Jordan sunshine recorder

A Jordan sunshine recorder (left). The other instrument is a Marvin sunshine recorder.

A Jordan sunshine recorder is a type of sunshine recorder invented in the 19th century by T. B. Jordan with later modifications by his son, J. B. Jordan.[1] The device consists of a cylinder with two small apertures through which sunlight can pass. Two sheets of photosensitive paper are placed inside the cylinder and the recorder is positioned in such a way that the sunlight falling through the apertures leaves a path on the paper as the sun moves through the sky during the day.[2] The Jordan recorder was criticized as producing less consistent results than the Campbell–Stokes recorder due to difficulty in precisely interpreting the sun paths recorded.[3]

External links

  • AMS Glossary of Meteorology: Jordan Sunshine Recorder
  • Photograph of a Jordan Sunshine Recorder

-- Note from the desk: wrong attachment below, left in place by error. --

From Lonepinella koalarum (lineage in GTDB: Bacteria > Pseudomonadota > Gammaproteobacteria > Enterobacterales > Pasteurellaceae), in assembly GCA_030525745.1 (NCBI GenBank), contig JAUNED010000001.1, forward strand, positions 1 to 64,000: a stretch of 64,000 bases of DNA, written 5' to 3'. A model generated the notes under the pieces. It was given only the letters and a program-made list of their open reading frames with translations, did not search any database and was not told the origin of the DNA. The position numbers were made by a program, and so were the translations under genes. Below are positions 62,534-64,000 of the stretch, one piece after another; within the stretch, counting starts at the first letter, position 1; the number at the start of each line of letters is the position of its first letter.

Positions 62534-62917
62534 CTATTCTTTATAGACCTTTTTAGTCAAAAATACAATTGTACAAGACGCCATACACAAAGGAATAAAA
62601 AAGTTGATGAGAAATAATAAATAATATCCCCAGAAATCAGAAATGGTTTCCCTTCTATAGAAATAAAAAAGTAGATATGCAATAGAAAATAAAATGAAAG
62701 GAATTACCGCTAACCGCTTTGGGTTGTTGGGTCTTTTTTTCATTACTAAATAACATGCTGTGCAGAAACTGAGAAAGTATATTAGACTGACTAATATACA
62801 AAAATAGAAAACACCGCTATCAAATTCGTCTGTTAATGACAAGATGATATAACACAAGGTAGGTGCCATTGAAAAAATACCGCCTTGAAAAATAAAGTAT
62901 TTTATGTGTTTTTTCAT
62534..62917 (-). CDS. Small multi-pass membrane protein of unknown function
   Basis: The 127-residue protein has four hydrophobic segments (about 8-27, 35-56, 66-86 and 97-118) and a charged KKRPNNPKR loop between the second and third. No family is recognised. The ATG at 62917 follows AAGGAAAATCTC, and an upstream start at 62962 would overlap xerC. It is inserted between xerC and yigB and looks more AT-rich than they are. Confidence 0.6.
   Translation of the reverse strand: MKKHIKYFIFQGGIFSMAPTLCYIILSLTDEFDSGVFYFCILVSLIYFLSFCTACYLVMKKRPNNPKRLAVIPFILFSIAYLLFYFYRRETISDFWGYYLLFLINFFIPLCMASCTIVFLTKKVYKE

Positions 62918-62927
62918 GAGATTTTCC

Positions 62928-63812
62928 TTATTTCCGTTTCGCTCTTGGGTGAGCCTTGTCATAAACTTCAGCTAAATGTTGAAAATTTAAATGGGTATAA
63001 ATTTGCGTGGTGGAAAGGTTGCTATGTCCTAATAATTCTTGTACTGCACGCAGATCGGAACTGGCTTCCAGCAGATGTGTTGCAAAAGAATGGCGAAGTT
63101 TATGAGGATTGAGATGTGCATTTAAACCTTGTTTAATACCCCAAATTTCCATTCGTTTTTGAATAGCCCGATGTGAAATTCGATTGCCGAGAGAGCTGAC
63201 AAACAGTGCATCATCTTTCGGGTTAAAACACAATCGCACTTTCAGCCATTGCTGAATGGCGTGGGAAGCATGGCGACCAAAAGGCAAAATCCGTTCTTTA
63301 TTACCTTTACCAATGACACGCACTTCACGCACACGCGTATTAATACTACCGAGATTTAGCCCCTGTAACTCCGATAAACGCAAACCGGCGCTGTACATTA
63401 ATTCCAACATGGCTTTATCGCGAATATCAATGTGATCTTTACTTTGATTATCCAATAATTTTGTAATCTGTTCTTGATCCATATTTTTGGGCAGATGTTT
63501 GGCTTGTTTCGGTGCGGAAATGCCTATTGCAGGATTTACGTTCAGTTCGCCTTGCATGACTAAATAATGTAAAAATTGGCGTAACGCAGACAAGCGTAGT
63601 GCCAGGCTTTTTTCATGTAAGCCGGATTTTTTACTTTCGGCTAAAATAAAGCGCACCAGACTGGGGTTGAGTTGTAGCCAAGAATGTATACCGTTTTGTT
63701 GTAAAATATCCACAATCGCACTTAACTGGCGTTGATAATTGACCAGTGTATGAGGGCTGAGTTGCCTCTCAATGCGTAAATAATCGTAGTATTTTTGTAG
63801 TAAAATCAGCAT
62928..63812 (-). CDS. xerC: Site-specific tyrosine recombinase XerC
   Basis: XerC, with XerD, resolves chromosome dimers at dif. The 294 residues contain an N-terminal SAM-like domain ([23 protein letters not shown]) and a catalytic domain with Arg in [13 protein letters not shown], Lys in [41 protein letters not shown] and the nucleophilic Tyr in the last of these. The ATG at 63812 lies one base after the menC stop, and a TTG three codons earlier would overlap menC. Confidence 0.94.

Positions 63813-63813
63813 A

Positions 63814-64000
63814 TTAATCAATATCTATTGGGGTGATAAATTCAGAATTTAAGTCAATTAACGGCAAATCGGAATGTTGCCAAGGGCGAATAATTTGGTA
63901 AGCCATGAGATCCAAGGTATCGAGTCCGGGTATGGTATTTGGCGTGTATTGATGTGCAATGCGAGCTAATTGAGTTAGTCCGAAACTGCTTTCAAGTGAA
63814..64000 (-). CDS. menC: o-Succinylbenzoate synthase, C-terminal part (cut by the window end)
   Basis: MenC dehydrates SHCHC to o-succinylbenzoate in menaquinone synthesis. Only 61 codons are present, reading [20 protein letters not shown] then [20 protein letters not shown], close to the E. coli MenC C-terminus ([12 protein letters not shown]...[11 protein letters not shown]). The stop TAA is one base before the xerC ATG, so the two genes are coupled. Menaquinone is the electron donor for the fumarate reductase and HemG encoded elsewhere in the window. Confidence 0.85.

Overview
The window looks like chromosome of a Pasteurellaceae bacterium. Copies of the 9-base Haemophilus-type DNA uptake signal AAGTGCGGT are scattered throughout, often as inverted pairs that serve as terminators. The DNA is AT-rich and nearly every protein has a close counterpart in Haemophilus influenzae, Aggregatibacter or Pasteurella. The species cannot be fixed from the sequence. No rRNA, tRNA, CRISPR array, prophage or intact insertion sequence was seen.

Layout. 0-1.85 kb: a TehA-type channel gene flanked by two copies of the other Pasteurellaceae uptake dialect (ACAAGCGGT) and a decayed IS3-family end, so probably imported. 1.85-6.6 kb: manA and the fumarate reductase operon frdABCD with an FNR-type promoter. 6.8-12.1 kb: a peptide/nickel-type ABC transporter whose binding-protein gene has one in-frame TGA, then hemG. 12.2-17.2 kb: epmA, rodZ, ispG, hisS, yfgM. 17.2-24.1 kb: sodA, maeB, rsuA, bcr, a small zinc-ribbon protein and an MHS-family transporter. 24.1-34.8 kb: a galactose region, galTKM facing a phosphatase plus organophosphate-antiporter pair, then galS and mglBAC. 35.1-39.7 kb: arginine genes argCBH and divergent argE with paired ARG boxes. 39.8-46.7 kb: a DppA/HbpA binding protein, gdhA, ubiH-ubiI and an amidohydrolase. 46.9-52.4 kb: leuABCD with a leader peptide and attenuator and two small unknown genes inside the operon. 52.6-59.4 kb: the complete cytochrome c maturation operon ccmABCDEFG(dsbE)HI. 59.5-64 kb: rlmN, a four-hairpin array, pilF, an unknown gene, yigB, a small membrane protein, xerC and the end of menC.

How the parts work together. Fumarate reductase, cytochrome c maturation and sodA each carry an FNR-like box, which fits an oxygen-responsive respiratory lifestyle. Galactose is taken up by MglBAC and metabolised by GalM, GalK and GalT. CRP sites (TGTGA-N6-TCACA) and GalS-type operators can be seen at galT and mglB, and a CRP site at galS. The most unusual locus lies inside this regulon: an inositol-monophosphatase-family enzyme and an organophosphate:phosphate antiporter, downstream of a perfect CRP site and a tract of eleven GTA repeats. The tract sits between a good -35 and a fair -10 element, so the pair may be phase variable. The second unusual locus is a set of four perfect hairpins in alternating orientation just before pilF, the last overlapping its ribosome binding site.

• Henry J Green Jordan sunshine recorder

References

  1. ^ Beadle, Martin (1966). "An Inexpensive Modification of the Jordan Sunshine Recorder". Weather. 21 (3): 98–101. doi:10.1002/j.1477-8696.1966.tb05196.x. ISSN 1477-8696. Retrieved 6 November 2021.
  2. ^ "Jordan's Photographic Sunshine Recorder". Nature. 33 (843): 180–181. 1 December 1885. doi:10.1038/033180b0. ISSN 1476-4687. Retrieved 6 November 2021.
  3. ^ Middleton, W. E. K.; Spilhaus, A. F. (2019-10-08). 4. The Pers sunshine recorder. University of Toronto Press. doi:10.3138/9781487572013-072/html. ISBN 978-1-4875-7201-3.
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